What does it mean to create an environment for worship? Just as we hang wreaths on the doors of our homes and light the walkways that lead to these doors, we furnish and adorn our churches to welcome parishioners and guests. If the church is a gathering place for a particular assembly of believers, then a hospitable environment is one that welcomes and supports this community when it gathers. And if evangelism is part of the church’s mission, then creating an environment that welcomes the wider community is a way of practicing this mission.
In our homes we display garden flags, jack-o-lanterns, and Christmas lights according to the season. The church, too, marks time, introducing us to the liturgical seasons of the incarnation cycle (Advent, Christmas, Epiphany), the paschal cycle (Lent, The Three Days, Easter), and the ordinary time of summer, autumn, and November. Creating environments within which worshipers come to understand and participate in the unfolding of these liturgical seasons is meaningful, challenging work.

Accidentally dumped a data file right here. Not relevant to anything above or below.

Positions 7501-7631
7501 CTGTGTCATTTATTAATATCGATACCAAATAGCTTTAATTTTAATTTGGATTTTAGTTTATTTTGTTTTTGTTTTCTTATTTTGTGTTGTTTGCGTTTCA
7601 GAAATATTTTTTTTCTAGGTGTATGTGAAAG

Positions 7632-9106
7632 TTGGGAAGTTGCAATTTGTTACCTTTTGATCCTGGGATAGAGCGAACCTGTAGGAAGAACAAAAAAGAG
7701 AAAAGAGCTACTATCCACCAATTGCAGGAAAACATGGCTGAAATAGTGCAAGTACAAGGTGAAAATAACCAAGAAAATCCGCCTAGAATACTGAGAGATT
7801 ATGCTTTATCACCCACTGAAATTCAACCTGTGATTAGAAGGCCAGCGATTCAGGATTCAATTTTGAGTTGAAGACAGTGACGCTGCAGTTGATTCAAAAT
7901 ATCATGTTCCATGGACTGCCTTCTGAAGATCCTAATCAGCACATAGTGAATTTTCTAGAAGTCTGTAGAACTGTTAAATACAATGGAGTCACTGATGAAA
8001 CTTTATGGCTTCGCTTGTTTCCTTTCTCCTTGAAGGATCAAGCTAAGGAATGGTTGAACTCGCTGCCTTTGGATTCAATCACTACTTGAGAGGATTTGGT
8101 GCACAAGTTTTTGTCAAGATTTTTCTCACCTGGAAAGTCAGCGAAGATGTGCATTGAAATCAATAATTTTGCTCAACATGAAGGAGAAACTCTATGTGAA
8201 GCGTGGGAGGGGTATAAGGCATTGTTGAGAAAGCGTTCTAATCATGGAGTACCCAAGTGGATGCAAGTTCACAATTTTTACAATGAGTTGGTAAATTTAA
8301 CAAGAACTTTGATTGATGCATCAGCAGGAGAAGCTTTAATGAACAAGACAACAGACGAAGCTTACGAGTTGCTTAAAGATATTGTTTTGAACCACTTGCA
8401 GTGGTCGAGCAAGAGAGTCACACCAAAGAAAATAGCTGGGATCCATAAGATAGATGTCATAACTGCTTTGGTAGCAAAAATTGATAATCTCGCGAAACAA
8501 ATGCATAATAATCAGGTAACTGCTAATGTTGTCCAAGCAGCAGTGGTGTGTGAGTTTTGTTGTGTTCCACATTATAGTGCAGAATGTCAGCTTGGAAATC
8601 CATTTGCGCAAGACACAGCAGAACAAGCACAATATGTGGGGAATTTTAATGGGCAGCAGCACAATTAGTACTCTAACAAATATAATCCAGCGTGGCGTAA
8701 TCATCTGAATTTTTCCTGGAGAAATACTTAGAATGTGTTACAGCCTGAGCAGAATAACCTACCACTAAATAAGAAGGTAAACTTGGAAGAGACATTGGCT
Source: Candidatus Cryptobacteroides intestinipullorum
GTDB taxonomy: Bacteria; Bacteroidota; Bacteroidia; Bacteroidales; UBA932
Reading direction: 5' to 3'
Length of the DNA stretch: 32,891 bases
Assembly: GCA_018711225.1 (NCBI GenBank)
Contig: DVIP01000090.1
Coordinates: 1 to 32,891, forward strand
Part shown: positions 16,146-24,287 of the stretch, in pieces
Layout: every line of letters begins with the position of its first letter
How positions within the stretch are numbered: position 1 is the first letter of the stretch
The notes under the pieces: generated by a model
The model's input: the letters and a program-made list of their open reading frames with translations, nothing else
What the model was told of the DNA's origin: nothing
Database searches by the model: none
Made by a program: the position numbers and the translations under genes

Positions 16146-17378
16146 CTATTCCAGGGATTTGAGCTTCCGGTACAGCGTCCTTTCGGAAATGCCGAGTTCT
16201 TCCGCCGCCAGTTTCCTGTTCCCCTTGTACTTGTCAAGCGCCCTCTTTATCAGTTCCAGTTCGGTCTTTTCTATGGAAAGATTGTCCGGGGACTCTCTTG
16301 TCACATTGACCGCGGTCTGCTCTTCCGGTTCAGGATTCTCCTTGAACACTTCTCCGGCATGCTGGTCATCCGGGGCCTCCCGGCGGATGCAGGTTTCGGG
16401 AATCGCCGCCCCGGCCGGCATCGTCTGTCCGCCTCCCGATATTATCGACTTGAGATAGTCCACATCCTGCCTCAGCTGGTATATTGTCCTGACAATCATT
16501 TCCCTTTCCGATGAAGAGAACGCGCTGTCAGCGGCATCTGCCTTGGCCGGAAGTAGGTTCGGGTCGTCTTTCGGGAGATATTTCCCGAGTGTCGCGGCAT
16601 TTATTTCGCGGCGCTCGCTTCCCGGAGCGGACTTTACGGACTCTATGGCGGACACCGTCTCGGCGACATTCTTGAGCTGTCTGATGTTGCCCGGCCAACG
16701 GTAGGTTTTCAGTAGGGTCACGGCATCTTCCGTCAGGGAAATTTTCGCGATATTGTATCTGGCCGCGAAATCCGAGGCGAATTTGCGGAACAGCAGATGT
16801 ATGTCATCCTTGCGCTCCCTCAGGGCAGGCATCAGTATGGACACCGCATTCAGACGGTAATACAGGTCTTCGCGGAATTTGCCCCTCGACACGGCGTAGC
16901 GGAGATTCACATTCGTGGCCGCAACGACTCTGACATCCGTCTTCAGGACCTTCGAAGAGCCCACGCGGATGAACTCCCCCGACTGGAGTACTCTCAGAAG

One way to create an environment that celebrates a particular season is to utilize natural materials. Flowers and grasses that are in-season connect us to the natural world and suggest that the flux of life is a part of the Christian story. Simple, organic materials wordlessly proclaim the goodness of God’s creation.
Think (Five) Senses
Fresh flowers have another advantage in creating an environment for worship: they give off scents. Our five senses function to orient us to the space we inhabit. During a liturgical celebration, hymns engage our ears, colorful images direct our eyes, and bread and wine stimulate our tongues. Our sense of touch is activated as we smooth our hands over a hymnal or stroke the wood of a chair. Smell tends to be the sense that is neglected. Thinking of the church environment in terms of its appeal to all five senses will expand creative possibilities.
Liturgical seasons mark the passage of time and place us within the context of an unfolding salvation history. Effective, meaningful church environments respect the mystery of this story of salvation. The baptismal font and the table of the Lord’s supper more than anything else in the worship space point to the mystery of our salvation. Clean linens, appropriate vessels—even the presence of water in the font—are simple reminders of our privileged status as children of light, recipients of grace, and inheritors of God’s kingdom.